You’re lying in bed, comfy, cozy. Between the cool room and warm blankets, your body has reached that ideal temperature, just right for sleep. As you start to drift off, your mind wanders, and you have an idea. An amazing idea. You know that if you just open yourself up to it, great things will happen.
You try keeping a pen and paper on your nightstand, but you can never decipher your scribble the following morning. Those lost ideas bother you. What if your bestselling novel is already gone, flittered back into the ether because you’d been too lazy to write it down properly?
When smartphones replace alarm clocks, you realize you don’t need paper and pen to capture your ideas. Your phone has a notes app, and it’s easy to use. Soon, you have enough ideas to fill a book. Some even become published stories:
—found doc: court transcripts over lawsuit regarding sale of haunted house
—toilet nanobots analyze our waste. man has to hide his own shit—why?
—mastermind who uses Amazon Mechanical Turk proxies to commit perfect crime
—book: kids who have the worst night terrors are the chosen ones
Sleep is a problem, though. The LED screen delays your brain’s melatonin payload. Once you type an idea, you lie in bed, feeling wide awake. Then, just as you begin to drift, another idea pops up in your mind. Turn on the phone, rinse, repeat. You feel half-dead every morning, but creatively, you’ve never felt better.
Until you find the note you can’t remember typing.
the maN is in the bAseMent
Some ideas come out baroque, but usually you can make sense of them in the light of day. This one… nothing. Except a shiver down the back of your neck. You decide to ignore it. You haven’t been sleeping well; you’re bound to forget some of the stuff you type on your phone.
You begin finding other things tucked between your ideas:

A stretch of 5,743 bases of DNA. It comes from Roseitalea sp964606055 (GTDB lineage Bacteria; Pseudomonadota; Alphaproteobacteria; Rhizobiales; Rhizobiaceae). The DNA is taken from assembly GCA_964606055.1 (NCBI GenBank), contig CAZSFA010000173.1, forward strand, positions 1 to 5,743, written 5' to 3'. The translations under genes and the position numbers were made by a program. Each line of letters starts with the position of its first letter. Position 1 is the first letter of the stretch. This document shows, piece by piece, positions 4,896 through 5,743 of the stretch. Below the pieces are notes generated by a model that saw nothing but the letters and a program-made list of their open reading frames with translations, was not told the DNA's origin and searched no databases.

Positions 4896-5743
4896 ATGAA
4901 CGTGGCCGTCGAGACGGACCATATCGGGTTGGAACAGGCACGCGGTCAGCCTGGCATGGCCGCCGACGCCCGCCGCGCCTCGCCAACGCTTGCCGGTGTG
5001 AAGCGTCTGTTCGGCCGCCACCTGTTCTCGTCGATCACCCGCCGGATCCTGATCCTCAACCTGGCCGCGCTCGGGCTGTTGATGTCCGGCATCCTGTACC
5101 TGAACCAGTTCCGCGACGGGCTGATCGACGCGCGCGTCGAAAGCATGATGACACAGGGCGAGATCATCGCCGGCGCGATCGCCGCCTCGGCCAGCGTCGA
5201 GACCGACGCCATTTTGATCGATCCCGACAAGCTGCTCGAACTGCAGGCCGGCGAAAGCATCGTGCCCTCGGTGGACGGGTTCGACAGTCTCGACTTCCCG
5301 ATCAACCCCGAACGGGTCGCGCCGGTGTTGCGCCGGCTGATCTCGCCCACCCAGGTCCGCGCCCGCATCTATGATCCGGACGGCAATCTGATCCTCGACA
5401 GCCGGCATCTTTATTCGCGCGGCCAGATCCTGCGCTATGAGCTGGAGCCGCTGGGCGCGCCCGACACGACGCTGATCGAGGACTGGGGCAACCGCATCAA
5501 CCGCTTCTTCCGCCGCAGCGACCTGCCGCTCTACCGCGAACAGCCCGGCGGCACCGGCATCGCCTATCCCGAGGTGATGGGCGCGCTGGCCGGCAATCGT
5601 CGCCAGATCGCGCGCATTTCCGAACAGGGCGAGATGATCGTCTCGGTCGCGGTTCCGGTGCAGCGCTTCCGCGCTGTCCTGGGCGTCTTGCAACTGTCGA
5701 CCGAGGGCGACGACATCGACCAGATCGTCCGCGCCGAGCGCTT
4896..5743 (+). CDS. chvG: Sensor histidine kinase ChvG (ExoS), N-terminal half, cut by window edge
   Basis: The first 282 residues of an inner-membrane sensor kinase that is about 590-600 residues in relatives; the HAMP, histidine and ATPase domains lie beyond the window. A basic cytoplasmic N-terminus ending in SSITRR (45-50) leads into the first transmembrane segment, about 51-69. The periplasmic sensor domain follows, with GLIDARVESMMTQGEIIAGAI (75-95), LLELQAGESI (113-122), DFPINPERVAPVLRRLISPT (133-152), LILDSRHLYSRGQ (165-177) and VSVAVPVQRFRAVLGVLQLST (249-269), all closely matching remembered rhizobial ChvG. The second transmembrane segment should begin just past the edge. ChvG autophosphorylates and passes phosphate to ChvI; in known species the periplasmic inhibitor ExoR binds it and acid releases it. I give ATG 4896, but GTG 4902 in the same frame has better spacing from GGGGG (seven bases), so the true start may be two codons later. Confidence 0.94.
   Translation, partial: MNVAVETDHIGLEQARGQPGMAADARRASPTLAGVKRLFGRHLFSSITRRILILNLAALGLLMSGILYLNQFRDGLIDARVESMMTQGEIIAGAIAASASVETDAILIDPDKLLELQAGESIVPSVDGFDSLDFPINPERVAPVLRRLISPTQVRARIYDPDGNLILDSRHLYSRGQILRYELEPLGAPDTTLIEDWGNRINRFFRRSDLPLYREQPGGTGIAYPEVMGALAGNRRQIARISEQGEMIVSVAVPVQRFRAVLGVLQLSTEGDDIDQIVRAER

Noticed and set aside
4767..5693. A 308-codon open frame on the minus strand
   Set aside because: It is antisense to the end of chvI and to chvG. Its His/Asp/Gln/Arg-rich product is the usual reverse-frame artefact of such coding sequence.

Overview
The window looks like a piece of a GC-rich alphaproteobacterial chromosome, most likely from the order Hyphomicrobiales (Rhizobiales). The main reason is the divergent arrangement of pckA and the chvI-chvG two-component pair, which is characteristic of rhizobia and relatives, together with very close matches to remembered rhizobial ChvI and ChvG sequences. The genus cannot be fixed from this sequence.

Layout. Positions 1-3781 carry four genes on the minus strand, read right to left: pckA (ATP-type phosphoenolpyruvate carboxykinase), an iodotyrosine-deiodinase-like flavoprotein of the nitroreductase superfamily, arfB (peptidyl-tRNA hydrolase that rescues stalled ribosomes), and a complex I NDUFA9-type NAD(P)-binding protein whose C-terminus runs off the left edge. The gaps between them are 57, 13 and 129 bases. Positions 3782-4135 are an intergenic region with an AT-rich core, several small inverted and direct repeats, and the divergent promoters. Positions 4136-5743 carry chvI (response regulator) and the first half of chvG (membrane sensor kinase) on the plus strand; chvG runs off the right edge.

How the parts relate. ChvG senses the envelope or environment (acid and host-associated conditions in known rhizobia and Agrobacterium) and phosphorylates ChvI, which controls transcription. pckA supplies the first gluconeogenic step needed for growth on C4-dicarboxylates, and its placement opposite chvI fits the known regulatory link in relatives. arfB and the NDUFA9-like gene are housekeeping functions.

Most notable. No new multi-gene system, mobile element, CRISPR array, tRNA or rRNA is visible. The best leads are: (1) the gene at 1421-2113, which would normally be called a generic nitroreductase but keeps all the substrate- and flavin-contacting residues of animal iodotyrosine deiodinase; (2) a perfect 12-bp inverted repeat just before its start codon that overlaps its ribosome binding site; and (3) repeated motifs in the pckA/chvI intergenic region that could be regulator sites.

—screenplay that’s Lord of the Rings meets Cheers
fAirly falLen is freE boOdy
—mythic real estate agent trying to sell a used Valhalla to a deity
tere it is, the dArk
—flash fiction that’s an ad for a FOMO drone
whn freE be we?
—a weaponized empathy bomb that goes horribly wrong
balla de gaRgaNtuas
The random capitalization, the skipped letters. You aren’t writing these.
One night, feeling a little mischievous, you type: Who is the man in the basement?
The next morning, you get your answer.
u know whO he is
u alwaYS knOWn
the ghahgaldook thE bogey the hoRned demon with the cuP
thE movement out the Korner of ur eye
the flicKerin shadow when u dOn’t blink
u lef the dOOr open
he remeMEmber u
and he COming
One of your favorite passages in Stephen King’s On Writing is the description of his muse—a basement-dweller who visits at night. What if, when we leave the doors of our minds open, we don’t just attract muses?
What if other things come through?
You decide this has gotten a little too weird. You retrieve your alarm clock from storage and begin leaving your phone in the living room when you go to bed—which is supposed to be better for sleep anyway, right?
That does the trick. No more weird messages. Only…
The ideas stop. Writing begins to feel like work. Sitting at your computer leaves you frustrated and sad. You type words, but they feel empty. The well has run dry.
You still keep your phone in the living room. You wonder how long that’ll last. You can’t starve yourself forever. You want ideas. You need ideas. But you’re scared to open the door. Scared to let the muse in, because what if the man in the basement follows?
You’re lying in bed, comfy, cozy. Between the cool room and warm blankets, your body has reached that ideal temperature, just right for sleep. As you start to drift off, your mind wanders and you have an idea. An amazing idea.
You know that if you just open yourself up to it, great things will happen.